from Wiki here

The Vienna Dioscurides Folio (the Juliana Anicia Codex)

The Juliana Anicia Codex is a beautiful piece of art – it is an illuminated medical manuscript (De Materia Medica by Dioscurides) , an illustrated treatise on birds (by Dionysius) and a short study on snakebites, all of which were commissioned (and possibly, partly directed artistically) by Juliana.

Interesting point – it is from 515, the earliest, lavishly illustrated manuscript still in existence. It had a long, interesting life – at one point it was apparently used in an Arabic hospital as a working textbook although it was made as a luxury “coffee-table” book (one reason for its survival? what a strange quirk of fate! – see below the annotation in Arabic on one of the illustrations). It used one of the first total-gold-backgrounds known in Eastern Art (something that was going to become a hallmark of iconography – the shimmering beaten-gold background of saints icons – and it started here, or around this time at least). The illustrations are all naturalistic still (strong holdover from Classical times – compare the illustrations with the coins being issued – which are more Expressionist-Modern than naturalistic) – you can actually identify the plants and birds in the illustrations. Art produced in Europe would not reach this point again for many, many centuries.

Overview

The Vienna Dioscurides or Vienna Dioscorides is an early 6th-century illuminated manuscript of De Materia Medica by Dioscorides in Greek. It is an important and rare example of a late antique scientific text. The 491 vellum folios measure 37 by 30 cm and contain more than 400 pictures of animals and plants, most done in a naturalistic style.

In addition to the text by Dioscorides, the manuscript has appended to it the Carmen de herbis attributed to Rufus, a paraphrase of an ornithological treatise by a certain Dionysius, usually identified with Dionysius of Philadelphia, and a paraphrase of Nicander’s treatise on the treatment of snake bites.

The manuscript was created in about 515 and was made for the Byzantine princess Juliana Anicia, the daughter of Emperor Anicius Olybrius. Although it was originally created as a luxury copy, there is some indication that in later centuries it was used daily as a hospital textbook. It includes some annotations in Arabic.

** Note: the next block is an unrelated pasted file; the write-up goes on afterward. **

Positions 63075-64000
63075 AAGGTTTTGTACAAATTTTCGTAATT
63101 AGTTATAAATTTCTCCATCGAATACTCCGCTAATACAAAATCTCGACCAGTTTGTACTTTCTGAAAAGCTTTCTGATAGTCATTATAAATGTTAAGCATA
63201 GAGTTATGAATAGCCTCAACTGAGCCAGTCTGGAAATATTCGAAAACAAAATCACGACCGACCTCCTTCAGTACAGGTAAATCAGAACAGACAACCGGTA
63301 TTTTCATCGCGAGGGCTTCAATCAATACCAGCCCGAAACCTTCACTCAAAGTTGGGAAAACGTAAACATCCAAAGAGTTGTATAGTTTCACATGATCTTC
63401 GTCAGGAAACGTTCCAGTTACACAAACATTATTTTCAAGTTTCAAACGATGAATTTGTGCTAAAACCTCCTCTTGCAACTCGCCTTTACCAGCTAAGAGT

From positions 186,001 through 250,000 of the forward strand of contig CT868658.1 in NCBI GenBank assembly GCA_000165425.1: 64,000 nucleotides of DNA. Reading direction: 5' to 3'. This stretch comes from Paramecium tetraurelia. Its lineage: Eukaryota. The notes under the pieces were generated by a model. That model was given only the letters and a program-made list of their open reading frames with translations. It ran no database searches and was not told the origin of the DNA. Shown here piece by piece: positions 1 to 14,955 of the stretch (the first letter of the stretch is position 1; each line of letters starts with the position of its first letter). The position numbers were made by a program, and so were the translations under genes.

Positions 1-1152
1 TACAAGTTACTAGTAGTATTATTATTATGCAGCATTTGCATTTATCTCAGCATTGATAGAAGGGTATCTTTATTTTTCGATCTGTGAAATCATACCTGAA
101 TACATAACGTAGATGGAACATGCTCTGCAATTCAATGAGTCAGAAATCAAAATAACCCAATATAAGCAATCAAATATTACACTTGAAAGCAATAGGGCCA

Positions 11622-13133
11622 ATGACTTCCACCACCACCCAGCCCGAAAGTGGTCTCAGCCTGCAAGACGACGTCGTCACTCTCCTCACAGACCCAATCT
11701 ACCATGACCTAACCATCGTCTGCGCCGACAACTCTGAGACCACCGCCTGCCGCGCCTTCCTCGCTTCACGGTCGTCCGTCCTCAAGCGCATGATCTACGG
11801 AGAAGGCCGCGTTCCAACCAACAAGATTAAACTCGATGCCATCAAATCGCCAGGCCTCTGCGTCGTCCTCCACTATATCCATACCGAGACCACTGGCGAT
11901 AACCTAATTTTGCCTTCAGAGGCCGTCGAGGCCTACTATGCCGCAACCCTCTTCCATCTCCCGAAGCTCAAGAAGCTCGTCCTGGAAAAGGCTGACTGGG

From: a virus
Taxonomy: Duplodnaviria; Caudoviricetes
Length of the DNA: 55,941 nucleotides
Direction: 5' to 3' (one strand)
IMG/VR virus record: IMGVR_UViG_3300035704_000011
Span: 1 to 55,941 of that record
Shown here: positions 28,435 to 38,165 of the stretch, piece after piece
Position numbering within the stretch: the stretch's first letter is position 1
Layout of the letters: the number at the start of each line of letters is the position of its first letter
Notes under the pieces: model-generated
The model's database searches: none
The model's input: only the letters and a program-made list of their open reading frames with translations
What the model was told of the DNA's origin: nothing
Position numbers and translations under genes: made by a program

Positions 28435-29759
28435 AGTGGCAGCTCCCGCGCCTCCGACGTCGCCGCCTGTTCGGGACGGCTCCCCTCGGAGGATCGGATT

The manuscript was discovered in Instanbul in the 1560s by the Flemish diplomat Ogier Ghiselin de Busbecq who was in the employ of Emperor Ferdinand I. The Emperor bought the manuscript and it is now held in the Österreichische Nationalbibliothek in Vienna. The manuscript was inscribed on UNESCO’s Memory of the World Programme Register in 1997 in recognition of its historical significance.

Illustrations

The manuscript has 383 extant full-page illustrations of plants out of the original 435 illustrations. The illustrations fall into two groups. There are those that faithfully follow earlier classical models and present a quite naturalistic illustration of each plant. There are also other illustrations that are more abstract. The majority of the illustrations were painted in a naturalistic style so as to aid a pharmacologist in the recognition of each plant. However, it is believed that these illustrations were made as copies of an earlier herbal and were not drawn from nature.

In addition to the illustrations of the text, the manuscript contains several frontispieces in the form of a series of full-page miniatures. Of special note is the dedication miniature portrait of Anicia Julia on folio 6 verso. (See here.) The manuscript was presented to Anicia out of gratitude for her funding the construction of a church in the suburbs of Constantinople. This portrait is the oldest extant dedication portrait. The portrait has Anicia seated in a ceremonial pose distributing alms. She is flanked by personifications of Magnanimity and Prudence. At her feet, another personification, labeled “Gratitude of the Arts”, kneels. A putto holds a dedication copy up to Anicia. Anicia and her attendants are enclosed within an eight-point star within a circle all formed of intertwined rope. Within the outer spandrels of the star are putti, done in grisaille, working as masons and carpenters. This miniature is an altogether original creation and, with the inclusion of the personifications and the putti, shows the endurance of the classical tradition in Constantinople, despite the fact that Anicia herself was a pious Christian.

The series of frontispieces in the manuscript begins with two full-page miniatures, each having a group of seven noted pharmacologists. In the second picture (folio 3 verso, see here), the most prominent and only one sitting on a chair is Galen. He is flanked by three pairs of other physicians, seated on stones or the ground. Closest to Galen are Crateuas and Dioscurides. The second pair are Apollonius Mys and Nicander. Farthest from Galen are Andreas and Rufus. Each of the figures is a self-contained portrait and was probably modeled on authors’ portraits from the various authors’ treatises. The seven figures are contained within an elaborate decorated frame. The background is solid gold, which places the figures in an abstract space. This is the earliest known manuscript to use a solid gold background.

from Wiki (here)

Juliana's book - Vienna Dioscorides Folio 483v  - a study of various (very identifiable) birds - remember this is all from the middle 500's - an incredible (and absolutely unique) find - a real Late Roman book.

Juliana's book - Vienna Dioscorides Folio 483v - a study of various (very identifiable) birds - remember this is all from the early 500's - an incredible (and absolutely unique) find - a real Late Roman book (is that an ostrich in the upper left-hand corner? looks like one - at least one whose head has protruded above his margin)